Prevent harm when administering medicines to children by following these important tips:
- Read the medicine labels and packaging every time before giving medicine to a child.
- Know the active ingredient(s) as this can help to prevent accidentally double dosing with another medicine that contains the same active ingredient(s).
- If your child has allergies or other medical conditions, always check with your doctor or pharmacist that the medicine is suitable.
- Always check the strength of the medicine to ensure you’re giving the right dose. Many medicines come in different strengths and it’s important to choose a strength that’s suitable for the child’s age.
- Know your child’s weight. Giving the right dose of a medicine based on a child’s weight is important so that they receive the safest and most effective dose – remember young children’s bodies are small, so even small dosing errors can cause them harm.
- Always follow instructions on the label or packaging to ensure that you give the correct dose and be careful not to exceed the recommended daily dose or frequency of dosing.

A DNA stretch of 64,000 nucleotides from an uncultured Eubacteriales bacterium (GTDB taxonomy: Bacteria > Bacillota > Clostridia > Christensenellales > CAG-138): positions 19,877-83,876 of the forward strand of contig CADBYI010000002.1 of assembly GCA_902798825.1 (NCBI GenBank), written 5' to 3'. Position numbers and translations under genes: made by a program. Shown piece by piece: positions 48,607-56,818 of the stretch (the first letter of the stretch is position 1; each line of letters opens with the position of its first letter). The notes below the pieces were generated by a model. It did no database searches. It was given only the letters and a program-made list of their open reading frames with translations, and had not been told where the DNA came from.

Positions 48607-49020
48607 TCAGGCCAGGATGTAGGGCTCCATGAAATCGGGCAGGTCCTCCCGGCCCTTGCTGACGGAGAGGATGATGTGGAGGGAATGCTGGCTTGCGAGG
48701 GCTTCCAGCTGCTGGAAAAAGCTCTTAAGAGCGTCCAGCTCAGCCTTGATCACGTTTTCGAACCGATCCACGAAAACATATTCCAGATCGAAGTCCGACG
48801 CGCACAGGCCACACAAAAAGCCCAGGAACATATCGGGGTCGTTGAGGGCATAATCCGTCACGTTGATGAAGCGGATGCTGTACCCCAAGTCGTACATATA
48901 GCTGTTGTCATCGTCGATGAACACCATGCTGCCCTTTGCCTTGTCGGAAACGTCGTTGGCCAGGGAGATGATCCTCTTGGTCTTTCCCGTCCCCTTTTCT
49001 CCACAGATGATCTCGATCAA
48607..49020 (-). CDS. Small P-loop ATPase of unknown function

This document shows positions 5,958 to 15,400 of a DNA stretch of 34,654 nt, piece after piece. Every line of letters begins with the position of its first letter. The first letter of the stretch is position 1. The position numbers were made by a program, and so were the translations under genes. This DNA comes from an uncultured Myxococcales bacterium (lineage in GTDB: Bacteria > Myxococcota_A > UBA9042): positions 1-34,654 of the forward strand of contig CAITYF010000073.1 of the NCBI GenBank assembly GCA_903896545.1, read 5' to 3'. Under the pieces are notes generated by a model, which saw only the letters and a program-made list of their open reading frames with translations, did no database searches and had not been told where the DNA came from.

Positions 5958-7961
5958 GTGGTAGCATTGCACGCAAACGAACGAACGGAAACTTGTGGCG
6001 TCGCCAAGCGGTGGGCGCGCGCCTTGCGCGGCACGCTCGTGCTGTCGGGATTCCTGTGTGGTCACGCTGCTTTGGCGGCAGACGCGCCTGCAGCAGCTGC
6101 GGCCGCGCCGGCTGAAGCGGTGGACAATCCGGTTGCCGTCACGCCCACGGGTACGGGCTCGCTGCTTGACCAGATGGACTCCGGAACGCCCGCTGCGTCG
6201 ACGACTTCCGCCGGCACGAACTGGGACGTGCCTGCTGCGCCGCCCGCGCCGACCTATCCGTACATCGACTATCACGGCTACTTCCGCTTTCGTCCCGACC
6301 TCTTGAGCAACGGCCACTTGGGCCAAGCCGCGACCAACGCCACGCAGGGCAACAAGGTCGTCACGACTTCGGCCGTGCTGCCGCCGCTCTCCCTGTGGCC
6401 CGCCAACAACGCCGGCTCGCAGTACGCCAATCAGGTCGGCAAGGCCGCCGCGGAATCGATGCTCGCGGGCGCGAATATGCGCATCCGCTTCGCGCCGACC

- Measure liquid medicines accurately. Use an oral syringe or measuring device that comes with the medicine, not a kitchen teaspoon, to ensure you’re measuring the correct dose.
- Keep track of the medicines given. This can help prevent dosing errors, particularly when more than one person cares for the child. The National Prescribing Service has a Medicines List available in a paper and online version as well as a smartphone app to help with record keeping.
- If you think you’ve given too much medicine, immediately phone a doctor or the Poisons Information Centre (telephone 13 11 26) for advice, or go to the accident and emergency department at your nearest hospital, even if there are no signs of discomfort or poisoning.
- Keep all medicines out of reach and sight, preferably in a locked cupboard. Medicines are the leading cause of child poisoning and most cases of emergency department visits for medicine poisoning are the result of a child consuming medicines belonging to a parent or grandparent.
For more information speak with your GP or: